When an organization's leadership is stressed out, training suffers
Stress in the workplace has reached epidemic proportions; it forces some employees to walk away from certain careers, and it's a symptom of a work life that is out of balance. But stress goes much deeper.
More than half of employees believe the stress of their leaders may create a chain reaction — negatively impacting their own career advancement, according to a study published by Life Meets Work. The survey asked 1,000 college-educated adults how they viewed leaders’ ability to manage stress on the job, and found that only 7% think stressed out leaders can effectively manage teams.
When employees regularly experience their leaders struggling with stress, this understandably makes them less inclined to climb the corporate ladder. Ultimately, that means leadership development programs will have to target stress management in order to be effective.
Developing better task and stress management skills
In an age where technology tends to overwhelm us rather than support stress management, the mental toll of an always-on culture can be intimidating. HR Dive spoke with Rachel Ernst, Head of Employee Success for Reflektive, for tips on how to address these concerns within leadership teaching.
Ernst said that leaders must cover three core areas:
- Doing less each week by choosing three to four priorities that are achievable and realistic, yet challenging enough to keep employees moving forward.
- Alignment of professional goals with those of the company.
- Understanding how to 'de-prioritize' things when new pressing items arrive.
Ernst adds that a healthy work environment can only be created when management develops effective stress management practices and demonstrates them to employees on a regular basis. This can, in turn, create more opportunities for leadership development.
Making the most of time to deal with stress
We’ve all got the same amount of time each day, but it’s what we do with it that counts. Much of the stress working professionals experience has to do with the control factor, said Leela Srinivasan, Chief Marketing Officer for software firm Lever, told HR Dive.
Srinivasan suggests that leaders need to engage in ‘ruthless prioritizing’ by evaluating their calendars to see where they can free up space, not only for themselves but also for their subordinates. For example, do all members of a team need to be in a specific meeting?
“The reality is that we've created layer upon layer of complexity without streamlining or adding clarity to things," she said. "It’s time to think in simpler terms. “
Srinivasan wisely pointed out that more technology is not always the answer either — productivity has not increased despite all the tools drowning the modern workplace. A 15-minute standup meeting, she said, can serve the same purpose as a 60-minute sit-down meeting. A post-it note with one task to be accomplished in 24 hours can take something off a longer to-do list.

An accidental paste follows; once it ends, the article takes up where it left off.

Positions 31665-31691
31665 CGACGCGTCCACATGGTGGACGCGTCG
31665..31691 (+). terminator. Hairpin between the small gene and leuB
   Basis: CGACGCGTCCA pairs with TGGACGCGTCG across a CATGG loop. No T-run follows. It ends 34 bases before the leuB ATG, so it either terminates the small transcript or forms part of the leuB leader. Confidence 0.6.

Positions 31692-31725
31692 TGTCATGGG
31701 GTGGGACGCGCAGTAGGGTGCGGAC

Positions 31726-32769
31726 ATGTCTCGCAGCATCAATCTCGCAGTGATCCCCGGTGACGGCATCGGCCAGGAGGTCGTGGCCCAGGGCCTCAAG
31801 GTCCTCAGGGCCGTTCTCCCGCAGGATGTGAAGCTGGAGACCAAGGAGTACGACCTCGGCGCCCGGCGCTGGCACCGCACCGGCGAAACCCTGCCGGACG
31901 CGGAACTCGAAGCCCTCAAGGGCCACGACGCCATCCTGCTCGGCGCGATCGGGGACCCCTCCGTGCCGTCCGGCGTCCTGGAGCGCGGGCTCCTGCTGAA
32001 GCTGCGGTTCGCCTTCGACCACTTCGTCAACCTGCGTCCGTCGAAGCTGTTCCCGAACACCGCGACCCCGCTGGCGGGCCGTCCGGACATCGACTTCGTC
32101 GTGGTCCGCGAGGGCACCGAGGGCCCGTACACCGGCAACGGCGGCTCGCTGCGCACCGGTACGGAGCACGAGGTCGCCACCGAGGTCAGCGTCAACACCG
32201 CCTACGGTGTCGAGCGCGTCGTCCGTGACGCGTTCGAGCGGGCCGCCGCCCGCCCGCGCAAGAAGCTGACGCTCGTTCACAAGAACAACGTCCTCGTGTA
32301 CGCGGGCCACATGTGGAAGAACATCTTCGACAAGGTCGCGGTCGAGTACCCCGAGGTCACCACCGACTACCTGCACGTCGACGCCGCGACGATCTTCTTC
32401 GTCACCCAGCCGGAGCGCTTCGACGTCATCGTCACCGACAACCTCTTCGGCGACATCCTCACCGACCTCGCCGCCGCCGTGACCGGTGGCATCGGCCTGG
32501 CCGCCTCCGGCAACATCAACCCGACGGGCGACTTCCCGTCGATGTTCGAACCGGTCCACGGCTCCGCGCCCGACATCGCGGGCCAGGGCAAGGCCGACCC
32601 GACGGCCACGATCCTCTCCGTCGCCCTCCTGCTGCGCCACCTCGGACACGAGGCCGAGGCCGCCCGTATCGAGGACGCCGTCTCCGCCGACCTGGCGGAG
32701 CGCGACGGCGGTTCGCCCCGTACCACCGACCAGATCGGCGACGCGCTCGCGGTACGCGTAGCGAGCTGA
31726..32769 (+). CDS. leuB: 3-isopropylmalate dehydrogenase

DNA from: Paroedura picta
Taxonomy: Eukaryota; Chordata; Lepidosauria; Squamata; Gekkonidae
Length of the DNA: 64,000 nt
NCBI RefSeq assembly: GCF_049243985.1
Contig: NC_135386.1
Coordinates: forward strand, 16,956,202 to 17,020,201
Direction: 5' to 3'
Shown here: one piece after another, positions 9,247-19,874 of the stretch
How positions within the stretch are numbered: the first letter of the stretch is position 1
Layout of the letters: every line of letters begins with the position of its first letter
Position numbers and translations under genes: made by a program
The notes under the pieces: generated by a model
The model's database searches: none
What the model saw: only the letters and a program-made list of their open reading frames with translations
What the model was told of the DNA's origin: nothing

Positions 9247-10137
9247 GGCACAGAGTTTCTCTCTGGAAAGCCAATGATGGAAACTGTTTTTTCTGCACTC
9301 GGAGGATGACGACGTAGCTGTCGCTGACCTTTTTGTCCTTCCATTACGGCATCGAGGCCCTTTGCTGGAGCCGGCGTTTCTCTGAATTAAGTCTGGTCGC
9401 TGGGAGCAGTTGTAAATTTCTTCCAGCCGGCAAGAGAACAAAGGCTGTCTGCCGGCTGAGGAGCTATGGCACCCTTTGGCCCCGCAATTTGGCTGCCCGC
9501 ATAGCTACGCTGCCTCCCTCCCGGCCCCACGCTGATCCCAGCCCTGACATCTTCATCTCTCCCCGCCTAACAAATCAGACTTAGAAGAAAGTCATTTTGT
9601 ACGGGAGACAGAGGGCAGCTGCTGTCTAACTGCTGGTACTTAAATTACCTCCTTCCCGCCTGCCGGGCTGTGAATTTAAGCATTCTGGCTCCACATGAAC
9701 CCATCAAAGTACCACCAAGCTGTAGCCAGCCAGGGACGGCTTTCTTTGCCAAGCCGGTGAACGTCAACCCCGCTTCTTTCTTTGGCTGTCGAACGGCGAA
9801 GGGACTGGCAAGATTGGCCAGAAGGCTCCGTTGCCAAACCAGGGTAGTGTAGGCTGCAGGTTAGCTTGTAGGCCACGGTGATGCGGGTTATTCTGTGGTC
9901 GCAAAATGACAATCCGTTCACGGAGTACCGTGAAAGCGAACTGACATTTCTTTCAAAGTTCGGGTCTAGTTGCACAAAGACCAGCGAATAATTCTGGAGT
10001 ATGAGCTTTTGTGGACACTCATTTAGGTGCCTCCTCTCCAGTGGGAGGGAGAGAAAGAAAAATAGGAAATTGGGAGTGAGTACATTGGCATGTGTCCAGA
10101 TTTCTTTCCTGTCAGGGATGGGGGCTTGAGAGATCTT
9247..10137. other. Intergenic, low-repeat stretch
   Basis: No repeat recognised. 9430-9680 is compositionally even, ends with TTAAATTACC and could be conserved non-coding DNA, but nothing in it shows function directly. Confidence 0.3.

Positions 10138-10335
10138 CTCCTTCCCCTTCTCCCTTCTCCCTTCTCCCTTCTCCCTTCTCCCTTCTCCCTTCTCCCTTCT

Responding to stress — when the wrong lesson is taught
Patrice Murphy, Ph.D., a partner with Schaffer Consulting, said that she often encounters the various ways in which beleaguered leaders demonstrate self-control in the face of stress.
“Unfortunately, we've probably all seen leaders — sometimes very senior leaders — behave in ways that send a poor lesson about self control and stress management to their subordinates,” Murphy said. An experience she shared involved a senior leadership advisement role for a large city government agency in which she witnessed a department head, "abuse his deputy, loudly and in front of internal and external colleagues, for coming late to a meeting.”
“His failure of self-management actually signaled his own shortcomings more than hers. It certainly damaged his standing in the eyes of all who were there,” she said. “Even a negative example like this can be instructional for subordinates.”
Dealing with stress and teaching future leaders
Another critical point to consider: There's a bigger need for leaders who teach by example, often referred to as coaching leadership. Employees watch what their leaders are doing and often repeat these behaviors in the workplace.
"Leaders can mitigate stress by collaborating and planning ahead to minimize last minute changes or requests," said Jeff Weber, SVP of people and places at Bridge by Instructure. "[They] can show employees that it’s okay to take time to de-stress by promoting and supporting teams at outings or activities outside of work.”
Executives and management should be open to creative stress-management solutions, whether through an official company wellness program or through informal functions after work. Even routine, day-to-day activities can be altered to accommodate this strategy.
One such way to accomplish this is to encourage walking meetings," said Jon Silber, CEO of Purple Squirrel. "By moving meetings outside, executives can make employees happier by boosting their mood, sense of well-being and level of calmness."
But overriding all of these suggestions are two key themes, according to SmartRecruiters CEO Jerome Ternynck: Clarity and trust.
"If we can trust that we have shared objectives and good intentions, we know that there will be a solution once we find time to sit down and talk," Ternynck said.
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